As I read this weekend of the demonstrations in Myanmar with excitement and worry. I recalled Nov. 9, 1989. A German expat acquaintance told me it would happen, about 3 weeks before. I thought "Dream on, Karl." Then came the images of the Wall falling. I met a Romanian who was in the crowd at the very first uprising against the police. "We were just ordinary people in the square after church", he told me. "We went home and took whatever was at hand."
A recent road trip to impenetrable forests of northern New Hampshire and high peaks of Adirondacks. The Canadian plates announced our visitor status and evoked earnest, heartfelt witnessing from many Americans: they do not want the country to be in Iraq. If they ever did, they don't now. Their pain was keen, anger plain and substantial as the granite rock cuts. At least three times someone walked up to me and just delivered their piece without introduction or preamble.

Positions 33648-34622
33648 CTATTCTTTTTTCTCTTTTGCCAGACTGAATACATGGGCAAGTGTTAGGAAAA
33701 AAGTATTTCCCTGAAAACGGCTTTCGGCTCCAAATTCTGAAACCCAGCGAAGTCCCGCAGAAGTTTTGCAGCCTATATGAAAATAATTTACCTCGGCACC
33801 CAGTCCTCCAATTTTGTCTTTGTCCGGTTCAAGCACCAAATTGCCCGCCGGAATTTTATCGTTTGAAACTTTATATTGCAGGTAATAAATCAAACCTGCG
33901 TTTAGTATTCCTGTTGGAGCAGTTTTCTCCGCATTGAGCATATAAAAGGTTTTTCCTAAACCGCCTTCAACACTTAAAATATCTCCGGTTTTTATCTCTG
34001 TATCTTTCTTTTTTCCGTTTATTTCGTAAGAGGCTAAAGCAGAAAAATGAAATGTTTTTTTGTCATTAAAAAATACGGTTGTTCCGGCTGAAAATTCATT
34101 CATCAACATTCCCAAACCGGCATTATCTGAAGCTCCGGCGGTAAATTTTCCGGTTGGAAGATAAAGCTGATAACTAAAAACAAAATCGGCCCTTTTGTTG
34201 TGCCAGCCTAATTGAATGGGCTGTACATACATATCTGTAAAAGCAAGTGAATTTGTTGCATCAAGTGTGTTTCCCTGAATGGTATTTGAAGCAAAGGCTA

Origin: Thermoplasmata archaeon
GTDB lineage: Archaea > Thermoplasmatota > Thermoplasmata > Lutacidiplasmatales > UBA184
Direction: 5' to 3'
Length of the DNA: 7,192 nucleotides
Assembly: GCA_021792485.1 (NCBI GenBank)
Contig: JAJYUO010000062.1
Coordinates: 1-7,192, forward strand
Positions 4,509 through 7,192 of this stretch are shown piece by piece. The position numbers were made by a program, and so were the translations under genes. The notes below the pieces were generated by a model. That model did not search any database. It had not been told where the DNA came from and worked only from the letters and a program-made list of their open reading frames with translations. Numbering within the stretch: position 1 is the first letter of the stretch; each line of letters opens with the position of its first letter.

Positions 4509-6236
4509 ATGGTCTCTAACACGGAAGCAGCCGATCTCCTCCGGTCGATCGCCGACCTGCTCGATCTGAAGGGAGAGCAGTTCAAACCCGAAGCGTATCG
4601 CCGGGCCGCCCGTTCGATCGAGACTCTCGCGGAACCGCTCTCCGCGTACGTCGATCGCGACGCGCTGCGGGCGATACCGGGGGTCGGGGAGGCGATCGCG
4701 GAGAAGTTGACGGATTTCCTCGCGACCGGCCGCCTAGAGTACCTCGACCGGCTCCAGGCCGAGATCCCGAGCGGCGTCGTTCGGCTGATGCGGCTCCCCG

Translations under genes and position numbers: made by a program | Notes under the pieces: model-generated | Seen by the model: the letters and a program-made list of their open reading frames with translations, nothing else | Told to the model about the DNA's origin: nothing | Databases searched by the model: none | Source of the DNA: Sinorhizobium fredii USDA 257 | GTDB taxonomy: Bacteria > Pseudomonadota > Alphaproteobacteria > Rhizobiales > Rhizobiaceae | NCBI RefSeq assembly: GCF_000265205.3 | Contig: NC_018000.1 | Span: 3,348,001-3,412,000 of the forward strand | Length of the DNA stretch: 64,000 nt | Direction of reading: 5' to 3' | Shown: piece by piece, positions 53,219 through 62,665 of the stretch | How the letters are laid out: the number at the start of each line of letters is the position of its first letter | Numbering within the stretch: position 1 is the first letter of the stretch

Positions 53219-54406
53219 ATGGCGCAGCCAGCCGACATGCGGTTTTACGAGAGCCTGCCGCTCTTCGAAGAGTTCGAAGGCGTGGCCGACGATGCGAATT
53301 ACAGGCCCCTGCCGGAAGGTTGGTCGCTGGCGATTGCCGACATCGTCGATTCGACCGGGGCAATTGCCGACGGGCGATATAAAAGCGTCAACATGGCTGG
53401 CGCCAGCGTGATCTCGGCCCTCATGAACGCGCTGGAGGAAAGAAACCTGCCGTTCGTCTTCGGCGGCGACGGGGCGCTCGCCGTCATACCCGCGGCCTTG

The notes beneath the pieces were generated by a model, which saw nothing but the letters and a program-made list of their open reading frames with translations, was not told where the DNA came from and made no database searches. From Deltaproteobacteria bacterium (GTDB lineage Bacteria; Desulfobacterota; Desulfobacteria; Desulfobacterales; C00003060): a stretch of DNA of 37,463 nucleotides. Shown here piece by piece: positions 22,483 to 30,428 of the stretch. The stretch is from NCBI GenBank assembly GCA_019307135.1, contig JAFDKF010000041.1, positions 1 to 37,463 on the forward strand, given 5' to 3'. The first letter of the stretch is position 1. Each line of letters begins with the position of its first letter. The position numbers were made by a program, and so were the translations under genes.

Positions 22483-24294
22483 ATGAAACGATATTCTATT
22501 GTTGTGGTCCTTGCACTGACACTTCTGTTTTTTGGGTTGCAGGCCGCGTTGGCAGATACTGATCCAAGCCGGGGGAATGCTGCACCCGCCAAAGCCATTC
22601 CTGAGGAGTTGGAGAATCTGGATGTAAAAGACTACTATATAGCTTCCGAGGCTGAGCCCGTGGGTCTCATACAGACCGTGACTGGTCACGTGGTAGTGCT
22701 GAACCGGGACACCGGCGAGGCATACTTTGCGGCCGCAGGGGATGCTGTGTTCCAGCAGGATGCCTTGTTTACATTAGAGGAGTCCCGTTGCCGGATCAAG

In Montreal, before crossing the border, an 81 year old dinner companion said, tell me, these people are smart. Why do they put up with this war? Why is there no protest?
If I revealed that I'm an American who left during Vietnam, choking with rage, grieving for too many boys, they'd clam up.
I thought of my father, who said in the mid 70's. "When the mothers who lost their sons are too old to make noise, they'll do it all over again."